The Yield Curve Un-Inverts: Time to Celebrate?

Opinions differ on whether this change to a widely followed recession signal means the heat is off.

The yield curve, which inverted last spring to Wall Street’s horror, has switched back to its old pattern lately.   

That’s important because an inverted yield curve is a signal of an impending recession. This augury has proven true through time, with an exception or two. The recession doesn’t have to follow right away, mind you, just happen along in a year or so after the curve inverts.

The natural order of finance is for longer-maturity Treasury securities to pay more than shorter-term ones. After all, the longer you hold a bond, the greater the odds that things could go wrong. Like a ruinous inflation could hit in five years, blasting the value of your 10-year Treasury note.

The curve in question involves the three-month Treasury on the short end, and the 10-year on the long. According to Treasury Department statistics, on Oct. 10, the three-month’s yield had dipped to 1.68% and the 10-year’s yield had risen to 1.67%, almost neck and neck. The next day, the re-inversion occurred, with the three-month staying the same, and the 10-year climbing to 1.76%. As of Tuesday, the spread had widened still more, to 1.63% for the three-month and 1.84% for the 10-year.

Certainly, they still are pretty darn close. They may revert to an inverted curve. The likely reason for their switcheroo is that the Federal Reserve is expected to lower its short-term benchmark today, putting downward pressure on the three-month. And investors are easing away from the 10-year, which they view as a haven security in scary times. Instead, they’re putting their money into stocks, which are riskier but rising amid the current optimism over the US-China trade clash.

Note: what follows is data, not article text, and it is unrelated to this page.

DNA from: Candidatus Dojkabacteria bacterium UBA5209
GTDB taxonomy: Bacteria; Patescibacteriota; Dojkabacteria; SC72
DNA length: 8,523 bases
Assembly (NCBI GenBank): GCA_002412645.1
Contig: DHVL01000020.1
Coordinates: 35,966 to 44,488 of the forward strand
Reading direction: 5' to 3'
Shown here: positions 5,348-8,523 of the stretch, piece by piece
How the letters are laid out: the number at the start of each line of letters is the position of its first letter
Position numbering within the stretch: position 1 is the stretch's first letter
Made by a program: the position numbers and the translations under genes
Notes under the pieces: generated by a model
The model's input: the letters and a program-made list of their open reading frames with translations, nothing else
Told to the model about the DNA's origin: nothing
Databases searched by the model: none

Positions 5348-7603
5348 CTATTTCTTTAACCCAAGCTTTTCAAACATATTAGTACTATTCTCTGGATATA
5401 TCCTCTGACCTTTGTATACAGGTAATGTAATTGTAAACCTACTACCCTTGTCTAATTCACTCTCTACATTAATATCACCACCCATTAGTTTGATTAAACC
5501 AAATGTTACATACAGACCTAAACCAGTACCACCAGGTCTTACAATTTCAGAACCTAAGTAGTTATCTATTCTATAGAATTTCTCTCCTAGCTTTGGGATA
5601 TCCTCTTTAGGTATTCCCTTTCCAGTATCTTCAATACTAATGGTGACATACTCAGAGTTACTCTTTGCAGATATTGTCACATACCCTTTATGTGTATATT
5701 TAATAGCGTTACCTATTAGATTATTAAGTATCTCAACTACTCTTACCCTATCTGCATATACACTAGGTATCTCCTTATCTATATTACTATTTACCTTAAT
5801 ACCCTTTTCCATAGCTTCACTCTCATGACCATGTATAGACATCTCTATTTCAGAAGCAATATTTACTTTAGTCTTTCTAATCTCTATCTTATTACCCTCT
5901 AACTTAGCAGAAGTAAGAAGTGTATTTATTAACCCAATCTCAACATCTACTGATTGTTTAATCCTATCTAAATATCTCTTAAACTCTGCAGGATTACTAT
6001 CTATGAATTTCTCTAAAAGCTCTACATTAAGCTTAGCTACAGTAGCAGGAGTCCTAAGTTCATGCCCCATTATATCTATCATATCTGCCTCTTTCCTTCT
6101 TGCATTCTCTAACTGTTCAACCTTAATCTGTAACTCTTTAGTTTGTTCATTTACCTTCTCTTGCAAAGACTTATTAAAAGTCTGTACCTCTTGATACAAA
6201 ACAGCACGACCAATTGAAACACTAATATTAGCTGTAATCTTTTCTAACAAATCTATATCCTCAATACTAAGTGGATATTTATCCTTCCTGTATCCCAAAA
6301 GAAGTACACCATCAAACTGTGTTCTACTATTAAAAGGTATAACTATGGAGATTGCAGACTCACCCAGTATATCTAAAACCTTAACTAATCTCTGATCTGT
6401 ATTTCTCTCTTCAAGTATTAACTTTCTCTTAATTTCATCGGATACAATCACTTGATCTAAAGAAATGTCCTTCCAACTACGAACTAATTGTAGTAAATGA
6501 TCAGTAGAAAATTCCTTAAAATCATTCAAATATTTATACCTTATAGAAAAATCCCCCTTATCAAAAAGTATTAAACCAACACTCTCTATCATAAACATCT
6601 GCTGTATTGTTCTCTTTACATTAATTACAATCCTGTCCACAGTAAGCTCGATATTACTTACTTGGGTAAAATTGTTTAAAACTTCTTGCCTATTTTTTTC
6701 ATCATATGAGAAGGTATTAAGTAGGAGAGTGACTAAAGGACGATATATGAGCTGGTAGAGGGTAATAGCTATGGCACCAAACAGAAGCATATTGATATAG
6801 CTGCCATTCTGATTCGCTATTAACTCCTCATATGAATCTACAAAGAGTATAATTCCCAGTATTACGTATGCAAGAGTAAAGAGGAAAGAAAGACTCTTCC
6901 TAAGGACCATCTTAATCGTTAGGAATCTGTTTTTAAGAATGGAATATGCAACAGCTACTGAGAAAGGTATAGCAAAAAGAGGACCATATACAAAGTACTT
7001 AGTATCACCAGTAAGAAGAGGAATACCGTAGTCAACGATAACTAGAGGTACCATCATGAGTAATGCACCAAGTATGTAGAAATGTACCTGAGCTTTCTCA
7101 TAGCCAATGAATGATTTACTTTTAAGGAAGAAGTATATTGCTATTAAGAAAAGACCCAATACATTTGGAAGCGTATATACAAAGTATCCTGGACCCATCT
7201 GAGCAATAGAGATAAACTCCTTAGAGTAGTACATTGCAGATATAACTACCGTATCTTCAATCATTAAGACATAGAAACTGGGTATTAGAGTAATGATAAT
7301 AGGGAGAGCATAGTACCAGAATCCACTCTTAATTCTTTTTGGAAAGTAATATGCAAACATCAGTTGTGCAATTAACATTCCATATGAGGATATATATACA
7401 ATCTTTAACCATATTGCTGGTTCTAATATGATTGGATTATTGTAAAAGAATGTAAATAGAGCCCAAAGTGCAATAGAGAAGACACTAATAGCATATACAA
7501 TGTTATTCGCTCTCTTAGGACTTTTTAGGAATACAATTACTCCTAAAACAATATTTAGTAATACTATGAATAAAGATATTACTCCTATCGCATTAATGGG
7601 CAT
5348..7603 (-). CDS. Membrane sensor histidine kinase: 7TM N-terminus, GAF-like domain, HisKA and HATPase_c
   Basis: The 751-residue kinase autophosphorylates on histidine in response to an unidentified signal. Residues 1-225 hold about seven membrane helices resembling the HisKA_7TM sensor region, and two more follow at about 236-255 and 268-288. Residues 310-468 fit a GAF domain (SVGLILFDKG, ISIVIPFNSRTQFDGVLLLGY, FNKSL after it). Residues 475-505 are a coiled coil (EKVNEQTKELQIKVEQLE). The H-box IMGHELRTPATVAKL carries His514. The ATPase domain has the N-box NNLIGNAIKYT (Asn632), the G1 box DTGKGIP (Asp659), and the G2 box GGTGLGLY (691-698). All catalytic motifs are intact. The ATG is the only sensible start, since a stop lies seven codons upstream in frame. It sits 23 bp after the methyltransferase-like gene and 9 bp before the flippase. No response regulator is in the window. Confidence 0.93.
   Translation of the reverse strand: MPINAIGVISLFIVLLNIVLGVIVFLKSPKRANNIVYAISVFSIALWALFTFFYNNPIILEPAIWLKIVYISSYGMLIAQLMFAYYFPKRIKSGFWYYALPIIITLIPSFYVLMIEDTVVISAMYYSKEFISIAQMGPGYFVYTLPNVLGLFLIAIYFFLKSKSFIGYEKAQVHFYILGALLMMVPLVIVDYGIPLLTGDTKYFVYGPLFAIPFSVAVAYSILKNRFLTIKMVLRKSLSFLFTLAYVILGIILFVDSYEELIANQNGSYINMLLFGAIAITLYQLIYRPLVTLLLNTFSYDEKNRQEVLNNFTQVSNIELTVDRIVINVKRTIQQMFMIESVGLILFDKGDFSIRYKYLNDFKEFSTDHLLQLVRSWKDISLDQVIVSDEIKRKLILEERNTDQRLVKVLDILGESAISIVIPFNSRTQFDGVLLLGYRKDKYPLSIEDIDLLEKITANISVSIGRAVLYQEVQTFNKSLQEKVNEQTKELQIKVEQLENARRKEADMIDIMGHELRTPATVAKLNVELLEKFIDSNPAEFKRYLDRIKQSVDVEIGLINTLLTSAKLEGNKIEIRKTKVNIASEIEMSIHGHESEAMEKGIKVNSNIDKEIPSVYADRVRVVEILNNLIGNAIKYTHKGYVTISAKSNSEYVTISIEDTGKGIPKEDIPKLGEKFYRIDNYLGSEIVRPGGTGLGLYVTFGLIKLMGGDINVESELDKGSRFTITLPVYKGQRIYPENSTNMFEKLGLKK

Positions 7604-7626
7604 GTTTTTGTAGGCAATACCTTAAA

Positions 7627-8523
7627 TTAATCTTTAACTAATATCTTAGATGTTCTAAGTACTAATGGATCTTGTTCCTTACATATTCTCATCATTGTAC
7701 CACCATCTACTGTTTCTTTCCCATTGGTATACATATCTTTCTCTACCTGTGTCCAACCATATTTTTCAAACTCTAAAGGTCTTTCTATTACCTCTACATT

The broader perspective about the yield curve is that the spreads are tellingly narrow. This betokens something awry in the inverting universe. That’s the position of Campbell Harvey, the Duke professor who first spotlighted an inverted curve as a recession signal.

“One thing that’s very important is that my model links the slope of the yield curve to economic growth or future economic growth,” Harvey told Business Insider. “And frankly, whether the yield curve’s flat or slightly upward sloping or inverted, all that means the same thing. It means low growth.”

Opinions differ, of course. James Paulsen, chief investment strategist at Leuthold Group, thinks the danger may well be diminished. As he wrote on his blog, “a return to the positively sloped free-market curves suggest recession risk has been lessened.”

Not abolished, of course. But for those who need a little good news, this will do.

Related Stories: 

Hoo Boy, Inverted Yield Curve Adds to Stock Market Gloom

Inverted Yield Curve Puzzle: Higher Short-Term Yields

Inverted Yield Curve Warning: Is It Different This Time?

Trade War Could Shove US into a Recession, Morgan Stanley Says





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